The World Cup game between England and Tunisia was a bloodbath – at least for some happy mosquitoes. And while there are various options for keeping these bugs out of our stadiums (and yards), only one of them is good.
For a mosquito, there must be nothing sweeter, more enticing, more paradisiacal, than the smell of a nearby sports stadium.
With up to 45,000 people packed inside (at least in the case of the Volgograd arena in Russia), it'd be a bit like catching a whiff of the world's largest barbecue, a place where cooks had gathered to roast 45,000 separate meals, some on the spit, some on the grill.
For mosquitoes, the "smoke" in the case would be the CO2 exhaled by spectators as they watched the game. Mosquitoes have receptors for CO2, meaning they "smell" it to some degree. Fans at the match, due to stress and excitement, would be breathing more rapidly than the human average of 15 times per minute, so there'd be even more CO2 than usual. And if a 2010 French study is any clue (link below), the fans drinking alcohol would draw up to 30 percent more mosquitoes to boot.
This entire "chimney" of chemical smoke would then envelope the stadium in a fog of CO2 and other sports-related chemicals that, to mosquitoes, might as well be a flickering neon sign. Or at least to the females, anyhow – they're the ones that need the blood and protein to make their eggs. (Males are vegetarians, living off nectar from plants.)
All of which may explain the recent sight of a few dozen World Cup footballers from Tunisia and England swatting and slapping and dousing themselves with insect repellant. To those at home it was a slight distraction. But for the players it was a very real nuisance.
So what can authorities do about it?
Can't drain this swamp
One option that comes to mind would be to take insect repellant, similar to the kind that players were drenching themselves in, and create a "ring of death" around the stadium in question.
But Martin Husemann, who heads the entomology department at the University of Hamburg, says he isn't a fan of that idea.
"I would not recommend large-scale spraying because of ecological problems," he told DW. "The risks may be higher than the benefits."
And in any case, that's just not the plan for the Lower Volga region of Russia. The wetlands there, parts of which are just across the river from the stadium, are protected. They're also a perfect breeding ground for mosquitoes and other flies. Global warming is adding to this misery (at least for humans), filling the air with more heat and moisture and resulting in longer mosquito breeding seasons.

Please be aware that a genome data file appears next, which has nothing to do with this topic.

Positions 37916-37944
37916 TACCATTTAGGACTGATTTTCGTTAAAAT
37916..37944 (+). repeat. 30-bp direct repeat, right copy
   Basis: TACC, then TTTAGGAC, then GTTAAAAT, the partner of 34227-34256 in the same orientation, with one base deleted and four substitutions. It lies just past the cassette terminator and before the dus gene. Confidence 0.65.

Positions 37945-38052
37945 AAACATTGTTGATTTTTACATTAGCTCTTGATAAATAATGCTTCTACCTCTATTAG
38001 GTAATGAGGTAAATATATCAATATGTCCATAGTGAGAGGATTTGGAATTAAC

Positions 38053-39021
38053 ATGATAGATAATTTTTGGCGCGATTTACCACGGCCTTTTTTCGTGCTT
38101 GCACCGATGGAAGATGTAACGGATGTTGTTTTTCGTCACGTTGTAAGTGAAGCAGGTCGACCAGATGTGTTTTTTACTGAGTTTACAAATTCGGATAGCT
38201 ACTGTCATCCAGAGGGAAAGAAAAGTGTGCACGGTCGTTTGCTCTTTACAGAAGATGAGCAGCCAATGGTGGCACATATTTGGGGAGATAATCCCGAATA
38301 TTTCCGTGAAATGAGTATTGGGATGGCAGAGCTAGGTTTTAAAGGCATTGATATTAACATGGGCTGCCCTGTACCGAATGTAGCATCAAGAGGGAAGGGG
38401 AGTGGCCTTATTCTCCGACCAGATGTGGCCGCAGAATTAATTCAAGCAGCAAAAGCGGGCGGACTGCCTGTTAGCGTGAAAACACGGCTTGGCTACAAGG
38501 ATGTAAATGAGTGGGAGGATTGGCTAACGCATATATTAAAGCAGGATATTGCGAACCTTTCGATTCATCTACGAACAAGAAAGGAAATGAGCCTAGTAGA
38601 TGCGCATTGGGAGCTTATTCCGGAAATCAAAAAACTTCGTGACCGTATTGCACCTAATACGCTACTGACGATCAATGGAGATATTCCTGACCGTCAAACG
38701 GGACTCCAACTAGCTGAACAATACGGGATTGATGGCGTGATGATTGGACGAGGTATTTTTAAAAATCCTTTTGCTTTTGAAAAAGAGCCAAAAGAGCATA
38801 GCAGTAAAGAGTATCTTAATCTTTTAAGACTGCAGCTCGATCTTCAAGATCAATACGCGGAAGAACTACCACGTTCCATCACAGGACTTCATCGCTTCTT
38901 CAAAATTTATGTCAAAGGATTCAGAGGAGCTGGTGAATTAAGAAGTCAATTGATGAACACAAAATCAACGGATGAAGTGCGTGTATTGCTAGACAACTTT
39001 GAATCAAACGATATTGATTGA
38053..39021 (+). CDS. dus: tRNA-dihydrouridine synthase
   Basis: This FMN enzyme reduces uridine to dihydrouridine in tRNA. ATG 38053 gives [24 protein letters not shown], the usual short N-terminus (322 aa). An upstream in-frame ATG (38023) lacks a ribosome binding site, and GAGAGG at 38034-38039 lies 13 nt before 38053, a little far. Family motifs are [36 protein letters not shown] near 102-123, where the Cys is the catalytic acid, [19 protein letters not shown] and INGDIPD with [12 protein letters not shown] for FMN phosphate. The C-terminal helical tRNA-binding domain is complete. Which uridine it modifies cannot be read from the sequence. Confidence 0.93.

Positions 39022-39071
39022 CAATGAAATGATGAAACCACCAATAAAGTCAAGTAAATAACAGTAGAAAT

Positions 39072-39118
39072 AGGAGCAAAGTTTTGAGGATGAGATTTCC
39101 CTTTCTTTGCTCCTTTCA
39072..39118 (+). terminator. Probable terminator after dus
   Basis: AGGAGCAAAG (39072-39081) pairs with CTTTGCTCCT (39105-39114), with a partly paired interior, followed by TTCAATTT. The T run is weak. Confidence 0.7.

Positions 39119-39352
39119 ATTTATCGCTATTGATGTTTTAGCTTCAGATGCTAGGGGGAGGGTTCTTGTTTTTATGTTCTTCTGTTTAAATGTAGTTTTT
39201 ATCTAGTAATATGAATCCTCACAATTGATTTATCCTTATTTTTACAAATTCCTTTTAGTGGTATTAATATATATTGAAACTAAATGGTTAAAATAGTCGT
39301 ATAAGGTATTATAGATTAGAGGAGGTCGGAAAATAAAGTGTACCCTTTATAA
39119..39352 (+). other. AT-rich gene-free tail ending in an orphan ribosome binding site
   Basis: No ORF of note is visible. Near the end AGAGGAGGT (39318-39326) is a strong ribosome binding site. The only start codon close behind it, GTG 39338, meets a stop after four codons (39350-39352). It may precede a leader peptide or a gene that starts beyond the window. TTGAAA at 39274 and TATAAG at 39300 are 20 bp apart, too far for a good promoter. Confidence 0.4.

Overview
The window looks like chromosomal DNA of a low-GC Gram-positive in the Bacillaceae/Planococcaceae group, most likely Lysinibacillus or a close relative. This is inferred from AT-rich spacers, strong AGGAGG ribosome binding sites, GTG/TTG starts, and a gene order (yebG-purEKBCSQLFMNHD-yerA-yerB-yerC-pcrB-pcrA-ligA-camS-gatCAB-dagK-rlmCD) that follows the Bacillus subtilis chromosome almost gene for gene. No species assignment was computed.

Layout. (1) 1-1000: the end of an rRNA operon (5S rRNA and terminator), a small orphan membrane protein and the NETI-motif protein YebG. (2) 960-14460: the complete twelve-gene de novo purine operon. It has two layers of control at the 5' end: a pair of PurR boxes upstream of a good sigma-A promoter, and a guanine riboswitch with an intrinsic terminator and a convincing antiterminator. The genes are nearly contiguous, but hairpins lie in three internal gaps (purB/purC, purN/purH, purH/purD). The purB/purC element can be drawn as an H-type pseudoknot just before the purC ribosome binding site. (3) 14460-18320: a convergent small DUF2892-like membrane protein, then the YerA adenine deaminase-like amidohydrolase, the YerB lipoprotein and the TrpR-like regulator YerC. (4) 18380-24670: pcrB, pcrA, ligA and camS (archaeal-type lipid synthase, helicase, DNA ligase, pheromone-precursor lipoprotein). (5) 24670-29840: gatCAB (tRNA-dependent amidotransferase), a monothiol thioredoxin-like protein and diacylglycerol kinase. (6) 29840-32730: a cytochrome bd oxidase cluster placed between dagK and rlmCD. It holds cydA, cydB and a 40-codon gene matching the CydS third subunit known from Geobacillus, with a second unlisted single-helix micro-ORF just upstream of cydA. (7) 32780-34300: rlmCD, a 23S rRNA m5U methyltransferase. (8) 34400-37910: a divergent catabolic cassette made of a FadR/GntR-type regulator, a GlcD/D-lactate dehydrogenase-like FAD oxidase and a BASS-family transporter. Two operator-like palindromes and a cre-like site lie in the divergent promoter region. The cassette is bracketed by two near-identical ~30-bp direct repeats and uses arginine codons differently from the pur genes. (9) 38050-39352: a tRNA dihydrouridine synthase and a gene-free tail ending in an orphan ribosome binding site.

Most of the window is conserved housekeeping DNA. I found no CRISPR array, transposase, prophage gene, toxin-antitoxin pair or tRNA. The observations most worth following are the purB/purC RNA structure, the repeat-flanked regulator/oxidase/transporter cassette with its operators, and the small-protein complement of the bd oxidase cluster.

Another question that comes to mind is whether ultrasound devices that use audio to repel certain kinds of bugs (and which are available for 20 euros or so online) could be installed in or around a stadium. The frequencies would be silent to humans, but perhaps intolerably loud to bugs?
"The opinions are a little split, but the tendency [is to say] they do not work," Husemann says.
He references a study from the year 2000 that showed there was "no significant difference" between houses with ultrasound devices and houses with a placebo for any species of mosquito.
Husemann's favorite solution is also the one that has been keeping mosquitos at bay for decades.
"Insect nets would likely be the most effective repellant," he says, even while acknowledging that they "may be hard to install and maintain."
Unlike other methods, nets installed in and around the stadium would keep out all insects – an important point given that smaller insects called midges were also a huge annoyance at the recent World Cup match. And also, well, because of the strange recent history of "bugged" athletes.
In July of 2016, ground staff at a stadium in Paris accidentally left the floodlights on the night before the Euro 2016 final, attracting moths by the tens of thousands.
Come sunrise, the insects, which are nocturnal, went to sleep inside the stadium, blanketing the playing field, the goals, the seats, everything. As evening arrived, they all woke up – just in time to make life miserable for players from France and Portugal.
An equally bizarre scene took place in South Africa in 2017, when in the midst of a one-day cricket match between the host and Sri Lanka, players suddenly began diving to the ground, swatting at the air around their heads.
Their field, too, had been overrun – this time by a traveling swarm of honeybees.
The madness lasted over an hour until a "heroic" hobby beekeeper who'd been watching the game on TV drove himself to the stadium and, according to local reports, collected the swarm using a mixture of wax and honey.
That makes three big, bug-related sporting interruptions in the last three years - and it raises the question of what we should do about it and whether we should do anything about it.
Other solutions include hosting more sporting events in winter, when mosquitoes aren't generally around, or building more indoor stadiums.
But given the unpleasant cold of winter sporting events and the billion-euro nature of the indoor stadium solution, bug nets, for now, would appear to be the best option.